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Red Herrings and White Elephants: The Origins of the Phrases We Use Every Day

Author: Albert Jack
Publisher: Harper Collins Publishers
Pages: 256
Personal Rating: 0/10
Amazon: 4/5
Goodreads: 3.5/5
Bindings:Hard Bound
Bite the bullet: Getting on with something that has to be done. At the time of the Indian Mutiny, gun cartridges came in two parts with the missile part being inserted into the base and held in place by grease made from the fat of either a cow or a pig. To charge the bullets, the two parts had to be bitten apart and the base filled with gunpowder before they could be fired.

Acid test: The process of establishing the truth beyond any doubt. Refers to a real test used by miners to ascertain whether they had struck gold. Gold is a rare precious metal not affected by the majority of acids. Hopeful miners would perform this test and watch their dreams of wealth burn away before their very eyes.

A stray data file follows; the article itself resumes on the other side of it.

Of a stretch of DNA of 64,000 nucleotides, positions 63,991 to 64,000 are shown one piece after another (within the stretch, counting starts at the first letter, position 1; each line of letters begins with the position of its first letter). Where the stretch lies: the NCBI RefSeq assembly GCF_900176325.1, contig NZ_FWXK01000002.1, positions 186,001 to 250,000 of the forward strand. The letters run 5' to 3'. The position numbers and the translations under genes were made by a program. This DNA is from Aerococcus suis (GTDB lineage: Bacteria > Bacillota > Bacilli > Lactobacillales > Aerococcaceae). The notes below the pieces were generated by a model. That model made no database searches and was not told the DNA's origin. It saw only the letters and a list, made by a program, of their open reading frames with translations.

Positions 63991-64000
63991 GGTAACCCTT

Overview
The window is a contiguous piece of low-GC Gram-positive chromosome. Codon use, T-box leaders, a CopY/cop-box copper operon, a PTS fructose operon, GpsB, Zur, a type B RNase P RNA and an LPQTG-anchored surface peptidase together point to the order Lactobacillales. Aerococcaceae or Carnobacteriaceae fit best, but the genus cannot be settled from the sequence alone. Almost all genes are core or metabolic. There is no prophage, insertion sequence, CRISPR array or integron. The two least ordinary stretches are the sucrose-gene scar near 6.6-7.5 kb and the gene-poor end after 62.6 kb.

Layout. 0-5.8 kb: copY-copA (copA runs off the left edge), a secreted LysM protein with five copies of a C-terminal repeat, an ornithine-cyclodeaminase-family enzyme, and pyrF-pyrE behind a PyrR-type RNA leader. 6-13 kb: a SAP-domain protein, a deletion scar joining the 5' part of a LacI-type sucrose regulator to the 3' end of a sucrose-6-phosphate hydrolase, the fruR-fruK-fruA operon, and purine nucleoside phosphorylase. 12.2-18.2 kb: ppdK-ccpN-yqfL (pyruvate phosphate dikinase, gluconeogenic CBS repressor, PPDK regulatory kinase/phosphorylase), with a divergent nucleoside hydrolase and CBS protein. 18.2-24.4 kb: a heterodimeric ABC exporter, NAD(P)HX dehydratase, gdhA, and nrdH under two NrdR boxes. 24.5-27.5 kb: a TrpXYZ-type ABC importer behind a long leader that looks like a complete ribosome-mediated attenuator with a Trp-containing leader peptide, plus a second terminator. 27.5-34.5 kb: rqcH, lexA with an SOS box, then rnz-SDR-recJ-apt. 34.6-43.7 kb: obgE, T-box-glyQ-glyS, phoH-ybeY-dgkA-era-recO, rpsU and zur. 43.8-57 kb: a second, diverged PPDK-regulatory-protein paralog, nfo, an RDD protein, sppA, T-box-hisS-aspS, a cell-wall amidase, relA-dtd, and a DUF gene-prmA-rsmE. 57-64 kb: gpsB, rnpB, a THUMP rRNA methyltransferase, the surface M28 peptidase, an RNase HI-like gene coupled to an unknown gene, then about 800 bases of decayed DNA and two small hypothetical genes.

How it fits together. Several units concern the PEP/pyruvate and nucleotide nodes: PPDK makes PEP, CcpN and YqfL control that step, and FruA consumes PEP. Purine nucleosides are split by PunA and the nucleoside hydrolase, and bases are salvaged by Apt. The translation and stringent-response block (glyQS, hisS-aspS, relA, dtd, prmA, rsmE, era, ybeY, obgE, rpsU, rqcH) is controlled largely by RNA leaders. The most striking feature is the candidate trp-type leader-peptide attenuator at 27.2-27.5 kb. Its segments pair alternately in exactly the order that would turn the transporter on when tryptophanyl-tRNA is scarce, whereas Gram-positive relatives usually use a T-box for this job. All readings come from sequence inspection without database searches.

Hanging by a thread: Refers to someone in a precarious situation. Dionysius the Elder, ruler of Syracuse, grew tired of his courtier, Damocles, for his slimy bootlicking. The phrase alludes to the sword of Damocles, hung from the ceiling by a single hair. Dionysius sat Damocles beneath the sword at a banquet to remind him of his tenuous position. Cicero reported the incident in 400 B.C. to demonstrate how well he understood the fragility of his own circumstances.